A Rwandan prison project, which reduces cooking fuel bills by using methane gas from inmates' toilet waste, has won a global environment award.
The biogas plants resemble giant brick beehives
The Kigali Institute of Science and Technology has helped prisons cut their firewood spending by $44,000 (£25,000).
The residue sewage is then used as fertiliser on crops to feed each institution's 10,000 prisoners.
"Biogas kills two birds with one stone," Ainea Kimaro, the Ashden Award winning project head told the BBC.
Mr Kimaro received his $53,000 (£30,000) prize at a ceremony in London on Wednesday for underlining the vital role which small-scale sustainable energy can play in tackling both climate change and poverty in Africa, the award organisers said.
Most biogas plants are small, but Mr Kimaro's big tanks resemble giant brick beehives - constructed in a pit which is covered on completion.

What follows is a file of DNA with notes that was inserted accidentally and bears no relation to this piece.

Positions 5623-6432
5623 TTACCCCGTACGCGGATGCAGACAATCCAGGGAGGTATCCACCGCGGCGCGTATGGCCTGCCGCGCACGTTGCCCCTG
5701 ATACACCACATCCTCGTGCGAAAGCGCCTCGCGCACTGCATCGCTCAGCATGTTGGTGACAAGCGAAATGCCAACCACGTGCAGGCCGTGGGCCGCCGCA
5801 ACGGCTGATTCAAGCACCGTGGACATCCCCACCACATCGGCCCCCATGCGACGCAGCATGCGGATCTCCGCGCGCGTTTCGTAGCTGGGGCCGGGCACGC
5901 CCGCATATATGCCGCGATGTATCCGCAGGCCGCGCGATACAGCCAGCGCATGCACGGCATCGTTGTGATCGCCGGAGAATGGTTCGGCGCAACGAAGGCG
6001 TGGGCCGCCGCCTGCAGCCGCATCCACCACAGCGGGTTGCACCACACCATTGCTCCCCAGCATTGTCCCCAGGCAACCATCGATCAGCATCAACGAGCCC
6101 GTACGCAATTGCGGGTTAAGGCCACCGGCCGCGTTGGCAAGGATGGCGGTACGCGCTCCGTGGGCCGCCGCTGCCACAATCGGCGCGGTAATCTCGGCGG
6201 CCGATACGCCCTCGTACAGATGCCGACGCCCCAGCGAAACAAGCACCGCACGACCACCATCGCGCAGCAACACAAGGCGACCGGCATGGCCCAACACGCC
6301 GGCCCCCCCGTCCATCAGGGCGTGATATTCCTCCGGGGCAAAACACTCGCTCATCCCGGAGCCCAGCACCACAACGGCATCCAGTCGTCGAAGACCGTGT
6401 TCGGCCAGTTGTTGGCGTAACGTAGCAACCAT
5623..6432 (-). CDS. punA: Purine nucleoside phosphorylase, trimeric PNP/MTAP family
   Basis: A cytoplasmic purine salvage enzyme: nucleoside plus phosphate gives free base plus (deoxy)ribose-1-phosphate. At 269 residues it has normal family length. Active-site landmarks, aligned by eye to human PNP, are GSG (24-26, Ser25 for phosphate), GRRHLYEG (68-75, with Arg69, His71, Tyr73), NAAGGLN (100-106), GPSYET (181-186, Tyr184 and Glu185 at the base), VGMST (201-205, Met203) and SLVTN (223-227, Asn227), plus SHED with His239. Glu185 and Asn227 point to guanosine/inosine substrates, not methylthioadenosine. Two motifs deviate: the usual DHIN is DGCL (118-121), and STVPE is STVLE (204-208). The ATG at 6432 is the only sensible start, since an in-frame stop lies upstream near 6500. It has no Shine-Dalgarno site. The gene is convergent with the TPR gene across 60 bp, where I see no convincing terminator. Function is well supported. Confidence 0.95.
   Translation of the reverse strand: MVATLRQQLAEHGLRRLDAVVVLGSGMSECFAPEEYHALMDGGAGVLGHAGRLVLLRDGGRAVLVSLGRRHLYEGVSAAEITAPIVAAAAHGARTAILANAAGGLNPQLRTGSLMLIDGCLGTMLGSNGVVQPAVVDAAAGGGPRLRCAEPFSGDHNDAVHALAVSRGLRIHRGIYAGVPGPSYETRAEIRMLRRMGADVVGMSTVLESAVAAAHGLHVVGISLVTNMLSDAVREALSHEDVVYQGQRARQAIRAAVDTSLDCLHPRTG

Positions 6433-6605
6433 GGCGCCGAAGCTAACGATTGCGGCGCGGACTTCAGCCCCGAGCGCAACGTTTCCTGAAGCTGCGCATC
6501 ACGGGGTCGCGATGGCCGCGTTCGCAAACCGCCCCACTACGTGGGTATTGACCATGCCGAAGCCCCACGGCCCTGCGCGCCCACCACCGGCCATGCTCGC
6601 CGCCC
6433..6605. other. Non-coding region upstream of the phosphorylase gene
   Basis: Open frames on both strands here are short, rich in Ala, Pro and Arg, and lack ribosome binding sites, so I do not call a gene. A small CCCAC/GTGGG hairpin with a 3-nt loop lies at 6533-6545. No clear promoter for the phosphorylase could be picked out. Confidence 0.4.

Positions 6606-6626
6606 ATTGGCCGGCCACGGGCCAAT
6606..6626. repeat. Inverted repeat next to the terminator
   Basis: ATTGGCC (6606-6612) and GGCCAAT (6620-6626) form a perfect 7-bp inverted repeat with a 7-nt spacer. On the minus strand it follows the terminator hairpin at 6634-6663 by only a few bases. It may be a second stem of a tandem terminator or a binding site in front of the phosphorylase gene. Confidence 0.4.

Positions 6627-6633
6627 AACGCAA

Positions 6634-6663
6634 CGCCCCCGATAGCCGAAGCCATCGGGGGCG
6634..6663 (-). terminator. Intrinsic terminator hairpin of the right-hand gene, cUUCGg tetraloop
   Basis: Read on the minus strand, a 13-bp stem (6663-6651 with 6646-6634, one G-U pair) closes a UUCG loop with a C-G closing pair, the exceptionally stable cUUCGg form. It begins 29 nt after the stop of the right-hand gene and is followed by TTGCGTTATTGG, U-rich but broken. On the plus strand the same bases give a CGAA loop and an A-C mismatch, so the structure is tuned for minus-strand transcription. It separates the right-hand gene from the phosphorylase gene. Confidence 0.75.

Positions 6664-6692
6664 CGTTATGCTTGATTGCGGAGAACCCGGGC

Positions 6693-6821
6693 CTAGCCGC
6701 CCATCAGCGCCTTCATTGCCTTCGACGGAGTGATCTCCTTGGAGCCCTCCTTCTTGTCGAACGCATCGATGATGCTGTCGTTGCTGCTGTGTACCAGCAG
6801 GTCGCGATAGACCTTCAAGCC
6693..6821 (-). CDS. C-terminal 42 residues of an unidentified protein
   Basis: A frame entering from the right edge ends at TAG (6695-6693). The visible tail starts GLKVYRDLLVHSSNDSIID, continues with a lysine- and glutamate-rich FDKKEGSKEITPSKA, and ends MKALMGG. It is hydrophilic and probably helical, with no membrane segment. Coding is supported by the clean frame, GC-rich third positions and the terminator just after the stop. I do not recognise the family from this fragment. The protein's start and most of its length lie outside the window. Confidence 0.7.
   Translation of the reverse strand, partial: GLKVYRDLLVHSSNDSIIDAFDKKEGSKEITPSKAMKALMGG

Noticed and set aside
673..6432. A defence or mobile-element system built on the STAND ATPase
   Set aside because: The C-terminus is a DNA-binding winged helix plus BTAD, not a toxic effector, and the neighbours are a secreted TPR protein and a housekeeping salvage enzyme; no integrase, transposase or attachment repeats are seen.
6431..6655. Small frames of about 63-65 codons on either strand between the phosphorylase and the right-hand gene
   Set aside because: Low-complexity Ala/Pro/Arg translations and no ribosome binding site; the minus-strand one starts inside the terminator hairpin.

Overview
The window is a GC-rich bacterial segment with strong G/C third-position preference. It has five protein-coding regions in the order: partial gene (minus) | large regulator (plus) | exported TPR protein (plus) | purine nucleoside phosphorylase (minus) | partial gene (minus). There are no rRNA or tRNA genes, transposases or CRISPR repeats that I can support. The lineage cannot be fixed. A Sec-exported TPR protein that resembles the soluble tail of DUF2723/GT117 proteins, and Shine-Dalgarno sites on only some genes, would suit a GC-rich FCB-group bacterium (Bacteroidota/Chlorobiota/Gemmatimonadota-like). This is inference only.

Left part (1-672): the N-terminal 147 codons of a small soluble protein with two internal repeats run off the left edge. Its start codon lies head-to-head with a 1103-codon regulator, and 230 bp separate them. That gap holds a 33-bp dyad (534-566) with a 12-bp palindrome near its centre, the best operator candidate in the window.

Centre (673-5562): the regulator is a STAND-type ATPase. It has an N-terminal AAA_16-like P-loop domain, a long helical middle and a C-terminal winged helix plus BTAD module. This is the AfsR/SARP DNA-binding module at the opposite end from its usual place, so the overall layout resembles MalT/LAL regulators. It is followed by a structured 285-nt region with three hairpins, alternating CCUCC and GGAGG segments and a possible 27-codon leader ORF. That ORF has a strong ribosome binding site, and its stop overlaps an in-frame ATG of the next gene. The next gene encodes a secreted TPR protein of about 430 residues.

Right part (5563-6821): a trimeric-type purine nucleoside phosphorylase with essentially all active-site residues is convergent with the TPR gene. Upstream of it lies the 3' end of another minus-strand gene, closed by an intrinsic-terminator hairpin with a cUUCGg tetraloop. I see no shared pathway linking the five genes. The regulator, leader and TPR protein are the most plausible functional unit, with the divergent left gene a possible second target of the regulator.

Cyangugu's prison officers have created gardens from the compost
Rwanda has a huge prison population with some 120,000 suspects awaiting trail for their alleged part in the 1994 genocide in which some 800,000 Tutsis and moderate Hutus were killed.
Five of the country's largest jails now boast biogas plants, either in operation or under construction.
At Cyangugu prison, with biogas now fuelling five of the nine boilers in the prison kitchen, their firewood bill has been cut by more than half.
"The firewood savings are excellent - they really make a difference for us," a Cyangugu prison warden said, adding that the odour-free compost had done wonders for the prison gardens.
"Look at all these bananas! This fertiliser really is the best," he said.
Mr Kimaro said the fact that the methane gas was generated from sewage had not put prisoners off their food.
"I myself I have a biogas plant in my house! It's a tropical solution to a tropical problem," he said.